The Gifted Underachiever

My life so far

Heaven-bound on a 5-string banjo

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I don’t think there’s ever a wrong time to begin to take a reckoning of one’s life. I’m sure my kids think that at my age my affairs should be in order. So, contrary to past practices I may just start listening to them.

Well, if there is one thing that will definitely keep me from getting into heaven it’s that banjo I stole from a nun. Yes, that’s correct. I have misappropriated a musical instrument from a woman of the cloth, one who has dedicated herself to God. So one could almost say I took God’s banjo.

This took place in the Sixties, I think. Flashbacks are notoriously inaccurate, but I think it was late 60s or very early 70s. One of my closest religious friends was a Sister of the Most Holy Sacrament who used to be Sister Antonia but later became Sister Camille. I wish I could remember her last name, but it sounded Hispanic and she was from Scott, La.

We traveled to Cincinnati with her sister, another nun and her sister’s friend. There were a lot of sisters in the car, but none of them were mine. Well, there were nuns, too, but I digress. There was a liturgical music convention in Cinci, so road trip! It was her dad’s car and it was huge – so huge that I could play guitar in the back seat while everybody sang. Great convention. Wish I could remember everything that happened, but, Rose from Erie, Pa – hi!

Anyway, we took our time going up there. I remember stopping in Nashville and playing guitar on the steps of the Parthenon in Centennial Park with all of the other hippies. Next stops were the Hermitage and then Mammoth Cave.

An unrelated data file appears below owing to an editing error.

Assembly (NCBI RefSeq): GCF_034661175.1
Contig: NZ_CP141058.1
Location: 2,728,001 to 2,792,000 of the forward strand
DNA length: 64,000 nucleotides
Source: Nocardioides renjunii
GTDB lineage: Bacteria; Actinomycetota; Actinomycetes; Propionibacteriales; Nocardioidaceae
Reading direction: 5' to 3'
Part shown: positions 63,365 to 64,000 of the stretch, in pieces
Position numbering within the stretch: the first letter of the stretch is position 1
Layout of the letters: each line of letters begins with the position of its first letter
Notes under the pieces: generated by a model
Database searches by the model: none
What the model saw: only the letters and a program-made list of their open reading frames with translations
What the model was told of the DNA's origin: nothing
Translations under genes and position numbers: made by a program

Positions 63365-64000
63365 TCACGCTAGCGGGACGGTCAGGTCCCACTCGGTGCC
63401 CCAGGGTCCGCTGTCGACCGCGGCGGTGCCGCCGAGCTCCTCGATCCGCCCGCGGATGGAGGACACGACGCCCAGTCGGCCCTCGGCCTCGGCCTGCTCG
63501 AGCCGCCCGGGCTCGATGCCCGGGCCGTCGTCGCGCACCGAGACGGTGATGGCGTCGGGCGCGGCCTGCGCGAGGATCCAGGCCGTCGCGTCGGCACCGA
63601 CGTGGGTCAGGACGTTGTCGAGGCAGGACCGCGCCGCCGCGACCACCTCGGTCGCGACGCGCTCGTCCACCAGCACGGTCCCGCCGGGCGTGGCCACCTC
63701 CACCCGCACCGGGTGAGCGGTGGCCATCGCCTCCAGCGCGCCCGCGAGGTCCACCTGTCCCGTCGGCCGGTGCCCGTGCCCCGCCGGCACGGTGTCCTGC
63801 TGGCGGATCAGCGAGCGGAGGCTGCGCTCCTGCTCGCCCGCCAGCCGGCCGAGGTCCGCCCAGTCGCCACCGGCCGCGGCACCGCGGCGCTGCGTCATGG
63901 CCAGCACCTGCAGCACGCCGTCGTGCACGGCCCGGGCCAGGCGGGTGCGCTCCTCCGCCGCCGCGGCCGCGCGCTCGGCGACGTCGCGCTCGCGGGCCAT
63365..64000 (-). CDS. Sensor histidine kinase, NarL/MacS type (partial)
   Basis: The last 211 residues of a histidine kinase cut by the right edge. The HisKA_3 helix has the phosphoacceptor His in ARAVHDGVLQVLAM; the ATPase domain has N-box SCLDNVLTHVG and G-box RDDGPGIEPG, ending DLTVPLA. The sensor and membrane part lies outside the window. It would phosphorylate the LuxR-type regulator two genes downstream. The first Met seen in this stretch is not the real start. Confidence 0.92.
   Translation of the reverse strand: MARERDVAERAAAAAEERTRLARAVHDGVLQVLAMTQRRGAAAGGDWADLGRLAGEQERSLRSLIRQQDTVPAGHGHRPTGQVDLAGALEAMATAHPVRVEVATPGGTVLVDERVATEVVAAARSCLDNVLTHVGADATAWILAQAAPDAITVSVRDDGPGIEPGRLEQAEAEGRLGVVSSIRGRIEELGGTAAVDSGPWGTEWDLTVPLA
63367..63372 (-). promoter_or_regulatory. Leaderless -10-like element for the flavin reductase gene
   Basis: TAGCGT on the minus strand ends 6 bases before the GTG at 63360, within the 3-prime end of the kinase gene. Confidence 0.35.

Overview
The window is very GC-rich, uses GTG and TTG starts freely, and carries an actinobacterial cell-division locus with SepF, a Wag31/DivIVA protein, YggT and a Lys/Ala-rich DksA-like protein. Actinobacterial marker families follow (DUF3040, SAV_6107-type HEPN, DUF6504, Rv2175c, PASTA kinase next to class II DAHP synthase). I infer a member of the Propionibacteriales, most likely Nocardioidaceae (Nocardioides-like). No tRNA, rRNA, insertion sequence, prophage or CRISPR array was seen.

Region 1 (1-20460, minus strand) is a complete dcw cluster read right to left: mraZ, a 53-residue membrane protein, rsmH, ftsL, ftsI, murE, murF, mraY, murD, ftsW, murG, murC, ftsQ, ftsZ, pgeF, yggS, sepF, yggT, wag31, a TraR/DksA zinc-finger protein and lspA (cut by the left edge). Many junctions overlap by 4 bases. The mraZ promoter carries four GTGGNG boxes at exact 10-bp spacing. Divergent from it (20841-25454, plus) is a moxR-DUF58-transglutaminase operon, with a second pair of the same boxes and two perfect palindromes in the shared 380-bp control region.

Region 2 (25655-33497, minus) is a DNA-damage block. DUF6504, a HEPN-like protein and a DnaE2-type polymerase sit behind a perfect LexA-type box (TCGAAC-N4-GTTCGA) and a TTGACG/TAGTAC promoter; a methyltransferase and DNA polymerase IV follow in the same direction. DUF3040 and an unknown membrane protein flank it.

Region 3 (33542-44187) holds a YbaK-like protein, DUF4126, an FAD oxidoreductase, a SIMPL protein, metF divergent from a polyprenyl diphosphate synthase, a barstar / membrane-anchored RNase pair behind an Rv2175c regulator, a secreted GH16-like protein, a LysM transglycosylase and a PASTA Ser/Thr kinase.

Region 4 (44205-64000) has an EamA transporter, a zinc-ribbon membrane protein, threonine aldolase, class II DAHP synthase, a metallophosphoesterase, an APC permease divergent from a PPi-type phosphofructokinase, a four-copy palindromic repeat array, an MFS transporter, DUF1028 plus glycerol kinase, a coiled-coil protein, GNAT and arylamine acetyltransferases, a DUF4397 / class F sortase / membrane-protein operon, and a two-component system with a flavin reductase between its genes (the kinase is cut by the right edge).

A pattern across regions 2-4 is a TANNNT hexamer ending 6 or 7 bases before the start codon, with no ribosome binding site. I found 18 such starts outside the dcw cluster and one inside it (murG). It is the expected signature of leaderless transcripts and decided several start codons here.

The trip back was just as memorable as it was the first time in my life I tasted real Mexican food that did not even remotely resemble Hormel Hot Tamales. Then we visited Jerusalem, which was actually a reasonable facsimile in miniature at the Ave Maria Grotto in Cullman, Ala.

So Sister Antonia expands my horizons and gives me all of the great adventures, and I repay her by stealing her banjo, right? Wait, not so fast.

We stayed close, and I visited her a few times while I was in college. Somehow, I mentioned that I would like to see if I could learn another musical instrument. “Like a banjo?” I can still hear her ask. It just so happened that she had a banjo, a five string. It didn’t have a resonator, but it still played like a banjo. I told her I’d love to play with it for a while and then I’ll bring it back.

Well, the “while” has lasted for almost 40 years now, and I’m thinking that if I don’t get this banjo into the right hands that I’ll need papal dispensation to gain any kind of altitude in the afterlife.

So, Camille, if you’re out there, please drop me a line. Not only do I want to return the banjo, I’d love to catch up and reminisce.

Oh, just to get you started, I didn’t make it the priesthood. In fact, I fell about seven kids short.

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